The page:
Metallica Star Wants To Right 'Crime' Committed By Rock Hall

Metallica drummer Lars Ulrich says that he is working on righting one of the Rock and Roll Hall of Fame's crimes: the organization's snubbing of Deep Purple.

Ulrich, a big Deep Purple fan, made the revelation in an interview that Metal Hammer's Peter Makowski republished on his Facebook page earlier this month to celebrate the release of Deep Purple's new album, "Now What?." Here are some excerpts:

Makowski: Why do you think Purple haven't been inducted into the Rock 'n' Roll Hall of Fame? Ulrich: "What you've got to understand is that a lot of the people that have run the selection process are critics. And Deep Purple as you know were never a critic's band especially in America, because their influence was probably felt more in Europe. It's only a matter of time. Rather sooner than later. We've already lost one member. The fact that Led Zeppelin and Black Sabbath are in and Purple is not is one of the crimes of that whole institution. We'll get them in soon enough; I'm working on it."

Makowski: You wrote beautiful eulogy to Jon Lord on the Metallica website, you were obviously a friend and a fan. Ulrich: "Thank you. I'm not sure that the people in today's hard rock world really truly understand how innovative this guy was. He wasn't just another keyboard player on the side of the stage. In 66/67 when Hendrix, Townshend and Ritchie Blackmore were taking the electric guitar to a new level, by using banks of Marshall stacks beefing up the sound, Jon Lord was one of the first guys in hard rock to take the keyboards through the same process. He took a fairly standard instrument like a Hammond organ put it through amplifiers and Leslie cabinets and introduced a whole new way of forcing the sound out of the keyboards. Ritchie Blackmore said the other day that Jon formed Deep Purple; he was certainly the instigator that made things happen. If not the musical leader Jon was the spiritual leader of the band. He was a pioneer and I think that somehow that's gotten a little lost in the last few weeks. People are talking about, obviously, what a gentleman he was and what a fantastic band member but he really did something nobody had done before with the sound of the keyboards and I think that's probably the biggest thing to remember him for."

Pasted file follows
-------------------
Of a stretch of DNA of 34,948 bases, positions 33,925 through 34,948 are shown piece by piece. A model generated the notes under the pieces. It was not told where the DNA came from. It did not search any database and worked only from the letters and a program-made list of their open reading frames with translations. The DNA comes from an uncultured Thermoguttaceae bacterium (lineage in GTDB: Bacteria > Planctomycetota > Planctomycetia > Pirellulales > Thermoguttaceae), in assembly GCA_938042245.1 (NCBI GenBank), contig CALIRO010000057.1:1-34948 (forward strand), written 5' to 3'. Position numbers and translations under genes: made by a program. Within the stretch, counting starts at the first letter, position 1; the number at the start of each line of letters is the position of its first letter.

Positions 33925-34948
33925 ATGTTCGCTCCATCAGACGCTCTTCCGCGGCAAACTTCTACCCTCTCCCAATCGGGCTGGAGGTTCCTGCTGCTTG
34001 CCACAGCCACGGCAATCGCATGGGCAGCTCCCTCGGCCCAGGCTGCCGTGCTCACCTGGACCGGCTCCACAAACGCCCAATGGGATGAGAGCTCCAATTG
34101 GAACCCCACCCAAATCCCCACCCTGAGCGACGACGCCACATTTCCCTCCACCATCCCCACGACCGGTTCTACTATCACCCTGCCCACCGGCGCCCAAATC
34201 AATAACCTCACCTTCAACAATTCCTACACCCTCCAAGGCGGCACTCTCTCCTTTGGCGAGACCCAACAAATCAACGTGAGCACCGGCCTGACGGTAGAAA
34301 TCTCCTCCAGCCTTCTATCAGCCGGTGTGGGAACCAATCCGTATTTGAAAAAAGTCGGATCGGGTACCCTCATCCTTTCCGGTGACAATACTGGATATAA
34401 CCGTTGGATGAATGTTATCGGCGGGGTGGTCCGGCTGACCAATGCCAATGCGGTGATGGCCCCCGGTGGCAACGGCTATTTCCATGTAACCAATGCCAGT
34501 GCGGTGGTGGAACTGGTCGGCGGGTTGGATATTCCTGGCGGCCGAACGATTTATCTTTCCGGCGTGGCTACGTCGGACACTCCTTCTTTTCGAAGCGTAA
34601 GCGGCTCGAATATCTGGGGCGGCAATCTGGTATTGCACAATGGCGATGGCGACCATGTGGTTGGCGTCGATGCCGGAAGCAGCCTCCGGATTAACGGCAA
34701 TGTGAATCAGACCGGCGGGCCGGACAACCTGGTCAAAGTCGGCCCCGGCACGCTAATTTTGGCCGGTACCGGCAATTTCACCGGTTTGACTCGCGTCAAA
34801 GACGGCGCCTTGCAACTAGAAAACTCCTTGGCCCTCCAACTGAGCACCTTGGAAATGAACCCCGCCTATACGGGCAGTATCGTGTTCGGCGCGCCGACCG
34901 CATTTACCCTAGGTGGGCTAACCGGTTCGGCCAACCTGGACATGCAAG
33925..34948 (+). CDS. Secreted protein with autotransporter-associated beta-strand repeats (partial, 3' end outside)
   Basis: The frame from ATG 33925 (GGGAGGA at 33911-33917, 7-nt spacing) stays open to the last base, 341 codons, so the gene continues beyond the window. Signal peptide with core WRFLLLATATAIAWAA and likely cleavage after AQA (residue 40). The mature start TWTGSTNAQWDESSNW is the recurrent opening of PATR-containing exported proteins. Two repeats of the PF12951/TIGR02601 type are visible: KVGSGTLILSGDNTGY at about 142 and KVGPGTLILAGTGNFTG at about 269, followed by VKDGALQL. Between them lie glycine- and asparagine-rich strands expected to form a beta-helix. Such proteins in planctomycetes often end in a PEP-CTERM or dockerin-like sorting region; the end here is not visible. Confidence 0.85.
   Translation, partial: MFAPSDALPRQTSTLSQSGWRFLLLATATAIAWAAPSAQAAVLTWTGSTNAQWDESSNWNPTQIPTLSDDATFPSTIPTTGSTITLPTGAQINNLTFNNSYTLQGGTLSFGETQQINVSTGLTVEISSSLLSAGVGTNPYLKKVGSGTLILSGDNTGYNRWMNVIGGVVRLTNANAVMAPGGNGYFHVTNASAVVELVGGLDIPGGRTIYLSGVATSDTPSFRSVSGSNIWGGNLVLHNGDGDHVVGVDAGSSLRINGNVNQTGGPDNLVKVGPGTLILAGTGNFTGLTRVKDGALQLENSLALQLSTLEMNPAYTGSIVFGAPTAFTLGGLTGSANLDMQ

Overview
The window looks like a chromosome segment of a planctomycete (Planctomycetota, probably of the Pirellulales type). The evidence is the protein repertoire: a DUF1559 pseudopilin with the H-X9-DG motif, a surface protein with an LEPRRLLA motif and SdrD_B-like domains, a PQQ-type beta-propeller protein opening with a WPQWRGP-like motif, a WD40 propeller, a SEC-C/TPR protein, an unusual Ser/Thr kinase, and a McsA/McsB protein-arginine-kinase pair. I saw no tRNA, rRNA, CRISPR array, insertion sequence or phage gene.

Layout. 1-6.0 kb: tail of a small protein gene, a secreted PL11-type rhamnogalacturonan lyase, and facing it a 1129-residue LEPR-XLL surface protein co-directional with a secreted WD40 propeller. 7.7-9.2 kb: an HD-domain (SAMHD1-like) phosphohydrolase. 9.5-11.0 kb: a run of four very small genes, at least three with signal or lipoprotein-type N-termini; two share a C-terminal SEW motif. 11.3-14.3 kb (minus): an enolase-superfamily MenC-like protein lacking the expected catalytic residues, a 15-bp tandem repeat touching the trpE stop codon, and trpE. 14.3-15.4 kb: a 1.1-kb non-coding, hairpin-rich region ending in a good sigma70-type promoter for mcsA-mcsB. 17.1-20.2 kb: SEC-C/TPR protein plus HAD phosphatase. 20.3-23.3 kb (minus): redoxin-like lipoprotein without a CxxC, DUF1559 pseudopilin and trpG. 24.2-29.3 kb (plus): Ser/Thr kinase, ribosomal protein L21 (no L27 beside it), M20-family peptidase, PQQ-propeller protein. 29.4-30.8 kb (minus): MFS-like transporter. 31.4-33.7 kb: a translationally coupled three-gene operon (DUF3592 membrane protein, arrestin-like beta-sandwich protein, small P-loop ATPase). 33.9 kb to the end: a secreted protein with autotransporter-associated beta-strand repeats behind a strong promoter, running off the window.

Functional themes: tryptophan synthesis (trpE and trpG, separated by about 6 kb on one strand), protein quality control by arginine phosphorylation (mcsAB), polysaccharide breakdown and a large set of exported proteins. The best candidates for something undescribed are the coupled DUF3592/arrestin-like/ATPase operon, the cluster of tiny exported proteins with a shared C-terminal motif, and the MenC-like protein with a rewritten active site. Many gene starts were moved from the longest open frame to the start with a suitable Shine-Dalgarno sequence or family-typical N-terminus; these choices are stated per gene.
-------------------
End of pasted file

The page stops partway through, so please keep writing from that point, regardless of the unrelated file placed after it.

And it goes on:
Makowski: What's your overview of the Mk 3 line up? Ulrich: "Burn feels like a very heavy Ritchie Blackmore record, whereas as Stormbringer with GLENN HUGHES influence was a little more R&B. It's a different band. (Ian) Gillan was always out front doing stuff. If he wasn't singing he was playing bongos, he had a presence. Songs like Space Trucking was always Ian Gillian's time to get the whole audience to clap along, he was an active frontman. With David Coverdale when he came in you could feel that he was young and more just the singer. I would never say that one's better than the other, they complement each other. You could say that Deep Purple peak years were 72 and 74. In 73 you hear in the live recordings and see in the videos that Ian Gillan has already mentally checked out and in 75 you can see that Ritchie's mentally checked out." Read the full interview here.

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